Benjamin Harrison: “The bud of victory is always in the truth.”

Grover Cleveland: “There is no calamity which a great nation can invite which equals that which follows a supine submission to wrong and injustice.”

William McKinley: “That’s all a man can hope for during his lifetime – to set an example – and when he is dead, to be an inspiration for history.”

Theodore Roosevelt: “No man is justified in doing evil on the grounds of expedience.”

William Howard Taft: “No tendency is quite so strong in human nature as the desire to lay down rules of conduct for other people.”

Woodrow Wilson: “Tell me what is right and I will fight for it.”

Warren G. Harding: “There is something inherently wrong, something out of accord with the ideals of representative democracy, when one portion of our citizenship turns its activities to private gain amid defensive war while another is fighting, sacrificing, or dying for national preservation.”

Calvin Coolidge: “Character is the only secure foundation of the state.”

Herbert Hoover: “When there is a lack of honor in government, the morals of the whole people are poisoned.”

Franklin D. Roosevelt: “If you treat people right they will treat you right… ninety percent of the time.”

Harry Truman: “A person who is fundamentally honest doesn’t need a code of ethics.”

Dwight D. Eisenhower: “Leadership involves persuasion, and conciliation, and education and patience. It’s long, slow, tough work. That is the only kind of leadership I know or believe in or will practice.”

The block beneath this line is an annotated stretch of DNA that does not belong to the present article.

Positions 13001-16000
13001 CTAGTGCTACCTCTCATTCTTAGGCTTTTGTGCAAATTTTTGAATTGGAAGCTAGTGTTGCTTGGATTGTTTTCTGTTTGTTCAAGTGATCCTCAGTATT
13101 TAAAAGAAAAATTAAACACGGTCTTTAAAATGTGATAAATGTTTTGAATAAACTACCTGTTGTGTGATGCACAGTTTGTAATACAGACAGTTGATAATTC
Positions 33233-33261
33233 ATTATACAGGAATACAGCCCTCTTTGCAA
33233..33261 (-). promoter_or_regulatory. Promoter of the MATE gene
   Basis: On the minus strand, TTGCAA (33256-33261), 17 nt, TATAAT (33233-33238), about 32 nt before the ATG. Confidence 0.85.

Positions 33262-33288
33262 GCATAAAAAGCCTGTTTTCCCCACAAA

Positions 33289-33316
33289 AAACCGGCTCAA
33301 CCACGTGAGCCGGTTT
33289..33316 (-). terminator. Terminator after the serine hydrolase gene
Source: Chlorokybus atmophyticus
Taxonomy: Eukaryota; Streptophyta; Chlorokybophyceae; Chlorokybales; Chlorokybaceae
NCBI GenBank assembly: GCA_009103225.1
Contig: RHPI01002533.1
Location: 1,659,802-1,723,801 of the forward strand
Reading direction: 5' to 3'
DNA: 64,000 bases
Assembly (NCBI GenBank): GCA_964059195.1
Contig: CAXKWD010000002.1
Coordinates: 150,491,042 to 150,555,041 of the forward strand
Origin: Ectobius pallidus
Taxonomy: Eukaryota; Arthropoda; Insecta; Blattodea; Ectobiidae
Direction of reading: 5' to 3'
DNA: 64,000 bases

John F. Kennedy: “The great enemy of the truth is very often not the lie, deliberate, contrived and dishonest, but the myth, persistent, persuasive and unrealistic.”

Lyndon Johnson: “Evil acts of the past are never rectified by evil acts of the present.”

Richard Nixon: “It’s fundamental in politics and it’s a matter of intuition—trust. If the people don’t trust a man, it doesn’t matter much what he’s done or says.”

Gerald R. Ford: “Tell the truth, work hard, and come to dinner on time.”

Jimmy Carter: “I’ll never tell a lie. I‘ll never make a misleading statement.”

Ronald Reagan: “Above all, we must realize that no arsenal, or no weapon in the arsenals of the world, is so formidable as the will and moral courage of free men and women. It is a weapon our adversaries in today’s world do not have.”

George H. W. Bush: “America is never wholly herself unless she is engaged in high moral principle. We as a people have such a purpose today. It is to make kinder the face of the nation and gentler the face of the world.”

William J. Clinton: “Let us all take more responsibility, not only for ourselves and our families but for our communities and our country.”

George W. Bush: “Leadership to me means duty, honor, country. It means character, and it means listening from time to time.”

________________________________

My apologies to the fans and admirers of Millard Fillmore and Franklin Pierce for omitting them from the list. It is not a reflection on their ethics, but rather on my research skills: I could not locate suitable quotes by them. (If you know of one, please let me know.)

President Obama, of course, is ineligible, as the holiday honors past Presidents, and his best quote may be yet to come. But if you want his best to date, in my opinion, go here.